‘Siren of the Lambs’ is in essence a depressed and weathered green slaughterhouse delivery truck, labelled Farm Fresh Meats, crammed with 60 cuddly soft toys on the road to a (sic) death. The collection of stuffed animals are accompanied by a variety of screams and squeals playing in the background as they stick their heads and snouts through the slits in their mobile prison.
“Animal advocacy, like other social justice movements, asks us to confront difficult realities, but the ultimate reward goes to those who have the courage to witness because seeing things as they really are liberates us from oppression. Silence and denial keep oppression alive, and breaking that silence and denial disempowers it.” Robert Grillo
The following is excerpted from Robert Grillo’s new book Farm to Fable: The Fictions of Our Animal-Consuming Culture,due out Summer, 2016.
It appears that most children are born with an innate empathy for animals. They learn prejudice and discrimination based on race, sex, and species from the adult world. For example, when I was a child, I recall being taken to petting zoos on school field trips where we were given strict guidelines for how to interact compassionately with the animals. But then, later that evening, we would be served the same animals we were told to respect when alive. What seemed like baffling hypocrisy to me then is a testament to how powerful cultural and social forces lead us to turn against our hearts and minds, especially when it comes to the animals we eat. And even more startling is how widespread and consistent this phenomenon is in all of the animal-eating cultures of the world. The question I have grappled with for years now is: how can this conditioning work so well on so many of us for so long?
This question is central to the film, The Matrix. While most narratives from popular culture are carefully crafted around what we want to see, hear, and believe, The Matrix asks us to question what we’ve been taught, to separate what is illusion from what is real, what is oppression from what is freedom. And The Matrix is all the more important because of its notoriety as a cult classic. In the film, Morpheus explains to Neo that the Matrix is a simulated reality based on what the world was like in 1999, into which harvested humans are pacified and trapped as slaves by the sentient machines of their own creation. Morpheus and his followers make up a rebel group who hack into the Matrix and “unplug” enslaved humans and recruit them as rebels. Morpheus becomes convinced that Neo is “The One” prophesied to end the war between humans and machines. In one defining moment, he offers Neo a choice to take the red pill or the blue pill, explaining that taking the red pill will reveal the truth about reality.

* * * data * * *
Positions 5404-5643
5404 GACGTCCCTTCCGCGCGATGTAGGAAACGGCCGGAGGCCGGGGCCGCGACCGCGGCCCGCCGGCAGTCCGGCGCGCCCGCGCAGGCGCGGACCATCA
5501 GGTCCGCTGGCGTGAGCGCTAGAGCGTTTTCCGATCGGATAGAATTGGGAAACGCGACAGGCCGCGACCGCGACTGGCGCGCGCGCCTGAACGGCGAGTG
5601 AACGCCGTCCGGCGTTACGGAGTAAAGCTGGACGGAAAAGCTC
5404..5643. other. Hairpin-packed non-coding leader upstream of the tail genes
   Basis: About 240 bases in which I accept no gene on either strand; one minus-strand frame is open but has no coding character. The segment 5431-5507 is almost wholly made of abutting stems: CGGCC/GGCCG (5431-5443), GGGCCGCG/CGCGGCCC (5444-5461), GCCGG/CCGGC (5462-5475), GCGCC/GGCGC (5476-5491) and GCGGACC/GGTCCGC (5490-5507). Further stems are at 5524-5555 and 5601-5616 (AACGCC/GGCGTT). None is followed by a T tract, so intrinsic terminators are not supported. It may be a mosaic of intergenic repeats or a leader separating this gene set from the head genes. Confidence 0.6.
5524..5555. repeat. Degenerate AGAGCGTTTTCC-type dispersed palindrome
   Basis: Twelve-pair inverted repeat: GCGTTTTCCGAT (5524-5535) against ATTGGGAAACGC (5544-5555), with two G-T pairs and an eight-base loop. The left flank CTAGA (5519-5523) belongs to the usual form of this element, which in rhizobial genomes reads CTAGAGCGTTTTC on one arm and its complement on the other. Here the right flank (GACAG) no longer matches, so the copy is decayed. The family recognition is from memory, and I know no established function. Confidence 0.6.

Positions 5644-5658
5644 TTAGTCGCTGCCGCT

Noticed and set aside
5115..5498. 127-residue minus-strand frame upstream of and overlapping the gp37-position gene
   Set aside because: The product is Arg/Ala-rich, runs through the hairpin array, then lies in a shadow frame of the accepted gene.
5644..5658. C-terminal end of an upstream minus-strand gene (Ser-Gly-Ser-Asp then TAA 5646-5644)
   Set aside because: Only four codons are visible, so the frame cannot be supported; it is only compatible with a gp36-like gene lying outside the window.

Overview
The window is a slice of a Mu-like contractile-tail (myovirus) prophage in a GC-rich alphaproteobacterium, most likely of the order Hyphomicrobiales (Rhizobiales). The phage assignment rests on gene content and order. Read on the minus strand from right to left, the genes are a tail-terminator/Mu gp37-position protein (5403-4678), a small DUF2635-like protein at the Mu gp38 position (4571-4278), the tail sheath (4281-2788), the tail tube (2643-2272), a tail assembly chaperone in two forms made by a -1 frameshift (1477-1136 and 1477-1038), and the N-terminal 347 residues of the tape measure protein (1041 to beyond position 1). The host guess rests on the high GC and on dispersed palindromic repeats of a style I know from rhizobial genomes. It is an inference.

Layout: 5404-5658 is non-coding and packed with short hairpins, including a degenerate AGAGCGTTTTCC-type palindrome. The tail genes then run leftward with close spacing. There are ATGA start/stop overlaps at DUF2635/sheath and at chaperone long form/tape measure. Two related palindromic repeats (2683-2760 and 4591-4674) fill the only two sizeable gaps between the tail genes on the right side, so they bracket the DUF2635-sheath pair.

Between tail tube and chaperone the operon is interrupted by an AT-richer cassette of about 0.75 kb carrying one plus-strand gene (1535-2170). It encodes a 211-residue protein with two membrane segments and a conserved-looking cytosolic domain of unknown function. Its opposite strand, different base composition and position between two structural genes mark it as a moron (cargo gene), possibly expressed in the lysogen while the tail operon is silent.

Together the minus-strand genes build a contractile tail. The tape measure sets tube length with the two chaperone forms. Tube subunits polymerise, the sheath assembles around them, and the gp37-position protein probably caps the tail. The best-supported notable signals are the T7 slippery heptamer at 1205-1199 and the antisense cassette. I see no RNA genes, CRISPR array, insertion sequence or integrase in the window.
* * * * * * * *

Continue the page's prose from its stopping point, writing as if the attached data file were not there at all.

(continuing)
RSPCA Australia has congratulated the Coalition for listening to Australians’ concerns about the use of live animals in cosmetics testing, with its announcement that it will introduce legislation to ban the practice, as well as the sale of cosmetics tested on animals from July 2017.
An estimated 27,000 animals are still being used for cosmetics testing across the world. This includes the use of mice, rats and rabbits in tests which can cause pain and distress.
While cosmetic companies don’t test their products on animals here in Australia many well-known brands do test their products or ingredients on animals elsewhere in the world which then end up for sale on our shelves. There is much debate surrounding a need for legislative change to stop this, which is fantastic, but we think cosmetic products that have been tested on animals should not be sold anywhere in the world. There are already more than 20,000 chemical ingredients available to producers of cosmetics products that are considered to be safe, so there is no excuse for any more animals to suffer.
Until there is a complete ban on animal testing the RSPCA has offered a list of companies you should be aware of as a consumer, to voice your concern or show your support by not buying their product.
British photographer Nick Brandt has been making intimate portraits of East African animals for close to two decades.
In that time, many of the places he works have been transformed by rapid development, and the environmental devastation that often comes with it.
Now, in a new book and series of international exhibitions is called Inherit the Dust, Brandt attempts to show what habitat destruction looks like by placing giant portraits of animals in landscapes where they used to roam.